Soothing music. Delightful fragrances. The absolute absence of ringing phones or pinging emails. And best of all, the only time anyone says my name is to ask me how I’m feeling.
There’s nothing like a spa day to refresh my soul.
The Spokane and Coeur d’Alene area is blessed with ample places to bliss out, and I’ve visited most of them. For work. Seriously.
A few years ago, I took on a bunch of travel writing assignments for several regional magazines. Interestingly, most of them wanted me to cover spas and resorts. It was a rough gig, but somebody had to do it.
Not all experiences delighted. At a media day at one resort, my masseur looked like Bill Gates, and sounded like him, too. I closed my eyes and tried to relax, but all I could think about were the questions I’d like to ask Mr. Gates. Like would he care to subsidize my writing career? And what the heck is up with the Blue Screen of Death?
And sometimes the choice of music in the massage rooms isn’t exactly restful. Many places use the sound of ocean waves or a tinkling stream. It may sound soothing, but isn’t if you’ve had a mimosa or a cup of coffee before your appointment.
One of my favorite spa experiences involved my husband. An airline magazine had asked me to write about fun local activities for couples including a spa day at a local resort.
Derek had never been to a spa and was a little apprehensive.
“I don’t have to get my toenails painted, do I?” he asked.
“Only if you want to,” I replied.
The couple’s package included a soothing private aromatherapy bath in a huge jetted tub, and then a candlelight massage.
Derek followed a male attendant to the men’s changing room, and I went to the women’s. Luxurious robes with our names stitched on the lapels awaited us.
The attendants then ushered us into a suite, lit by flickering candles. They poured lovely smelling things into a tub that could easily hold a half dozen of our closest friends. Then they gave us each a glass of wine and told us they’d be back in an hour.
As they closed the door behind them, we got ready to climb into the tub.
That’s when I knew Derek was out of his depth. He dropped his robe and revealed he was wearing swim trunks.
I doubled over with laughter. He says I hooted and shrieked. I say I chuckled softly.
“Hey,the guy said I could wear them if I felt more comfortable! I didn’t know we were going to be ALONE,” he said.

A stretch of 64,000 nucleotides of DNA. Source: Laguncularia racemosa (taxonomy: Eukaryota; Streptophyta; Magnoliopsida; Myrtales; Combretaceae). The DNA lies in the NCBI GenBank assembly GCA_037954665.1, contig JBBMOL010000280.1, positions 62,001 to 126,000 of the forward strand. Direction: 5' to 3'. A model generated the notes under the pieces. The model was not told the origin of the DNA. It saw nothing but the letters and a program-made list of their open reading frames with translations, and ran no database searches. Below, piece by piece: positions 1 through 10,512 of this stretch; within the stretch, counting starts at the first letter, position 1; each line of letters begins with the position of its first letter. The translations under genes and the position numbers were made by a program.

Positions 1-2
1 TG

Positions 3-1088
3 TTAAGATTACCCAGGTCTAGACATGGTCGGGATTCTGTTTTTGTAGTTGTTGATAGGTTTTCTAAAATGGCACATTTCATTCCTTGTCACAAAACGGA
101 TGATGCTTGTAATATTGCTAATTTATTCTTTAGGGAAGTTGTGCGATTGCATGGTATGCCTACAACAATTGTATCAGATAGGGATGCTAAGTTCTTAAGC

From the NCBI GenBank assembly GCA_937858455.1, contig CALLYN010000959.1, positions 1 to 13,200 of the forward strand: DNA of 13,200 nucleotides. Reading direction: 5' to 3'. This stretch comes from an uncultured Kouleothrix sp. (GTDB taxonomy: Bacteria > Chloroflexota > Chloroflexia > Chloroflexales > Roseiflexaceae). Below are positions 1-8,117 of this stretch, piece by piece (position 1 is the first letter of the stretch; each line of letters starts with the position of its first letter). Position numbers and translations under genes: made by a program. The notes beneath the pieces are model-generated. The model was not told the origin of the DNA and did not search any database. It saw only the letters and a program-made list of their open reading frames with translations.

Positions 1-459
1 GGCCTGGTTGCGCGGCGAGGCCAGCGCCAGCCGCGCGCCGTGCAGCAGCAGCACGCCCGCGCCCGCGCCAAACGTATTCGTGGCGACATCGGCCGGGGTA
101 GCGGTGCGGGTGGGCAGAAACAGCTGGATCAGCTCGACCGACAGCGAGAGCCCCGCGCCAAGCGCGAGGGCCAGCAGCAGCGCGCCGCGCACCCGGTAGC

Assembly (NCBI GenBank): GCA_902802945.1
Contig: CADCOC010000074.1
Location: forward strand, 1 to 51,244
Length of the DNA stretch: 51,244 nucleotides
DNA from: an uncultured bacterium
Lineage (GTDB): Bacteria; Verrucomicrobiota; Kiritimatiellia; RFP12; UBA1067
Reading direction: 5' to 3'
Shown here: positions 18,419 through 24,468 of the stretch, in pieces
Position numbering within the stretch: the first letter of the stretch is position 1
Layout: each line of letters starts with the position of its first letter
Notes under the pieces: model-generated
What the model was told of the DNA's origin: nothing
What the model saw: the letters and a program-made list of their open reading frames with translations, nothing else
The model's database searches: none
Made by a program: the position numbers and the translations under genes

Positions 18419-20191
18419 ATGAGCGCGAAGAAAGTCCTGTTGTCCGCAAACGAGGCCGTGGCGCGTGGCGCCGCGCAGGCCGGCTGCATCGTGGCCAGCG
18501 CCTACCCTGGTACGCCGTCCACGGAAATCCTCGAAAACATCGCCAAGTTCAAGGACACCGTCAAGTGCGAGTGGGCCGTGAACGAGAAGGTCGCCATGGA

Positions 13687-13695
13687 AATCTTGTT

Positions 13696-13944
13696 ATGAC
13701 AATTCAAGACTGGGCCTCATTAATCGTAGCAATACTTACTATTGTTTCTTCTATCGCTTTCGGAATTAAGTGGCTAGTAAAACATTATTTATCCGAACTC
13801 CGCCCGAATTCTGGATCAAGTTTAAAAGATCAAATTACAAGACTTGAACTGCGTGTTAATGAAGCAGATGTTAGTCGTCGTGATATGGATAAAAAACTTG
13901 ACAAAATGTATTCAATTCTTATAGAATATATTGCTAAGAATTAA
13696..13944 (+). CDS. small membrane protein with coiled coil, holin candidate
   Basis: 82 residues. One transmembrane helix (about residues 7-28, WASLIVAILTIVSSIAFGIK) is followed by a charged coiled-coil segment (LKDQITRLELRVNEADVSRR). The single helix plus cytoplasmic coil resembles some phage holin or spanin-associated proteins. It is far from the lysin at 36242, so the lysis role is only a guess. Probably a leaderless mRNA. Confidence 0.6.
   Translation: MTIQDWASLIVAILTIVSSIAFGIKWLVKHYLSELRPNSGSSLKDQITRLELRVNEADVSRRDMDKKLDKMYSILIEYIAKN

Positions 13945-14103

I may have giggled intermittently throughout the hourlong massage that followed, but it was just because I was having such a fabulous time.
While I enjoy massages, manicures and pedicures, there’s one traditional spa activity that I haven’t cared for – facials. Be they European, aromatherapy, collagen or paraffin, I just haven’t found the facial experience relaxing. For one thing, I’m pretty claustrophobic and having my face wrapped in a hot towel with only my nostrils exposed feels suffocating. And once, the aesthetician got a little exuberant with an astringent and splashed some in my eye. My skin looked pink and rosy. So did my eye.
But recently with a gift card to my favorite spa burning a hole in my pocket, I decided to give facials another try.
And you know, it wasn’t that bad. The aesthetician explained each application and treatment, was careful with the hot towel mummification and didn’t splash anything in my eye.
One thing gave me pause: Most of the products used, she said, were to help with “fine lines and wrinkles.” After hearing “fine lines and wrinkles” for an hour, I started to get paranoid. Just how fine were those lines? And by wrinkles, did she mean laugh lines or wadded up linen blouse tucked in a drawer wrinkles? I was afraid to ask.
However, the organic masks, toners and scrubs smelled delicious, delectable even. There were applications of strawberry-rhubarb stuff, pink grapefruit potions and liberal lime mistings. In short, a fruit salad was applied to my face.
While facials still aren’t my favorite spa experience, I’d probably do it again. Especially if I’m hungry.
Contact Cindy Hval at email@example.com. She is the author of “War Bonds: Love Stories From the Greatest Generation.” You can listen to her podcast “Life, Love and Raising Sons” at SpokaneTalksOnline.com. Her previous columns are available online at spokesman.com/columnists. Follow her on Twitter at @CindyHval.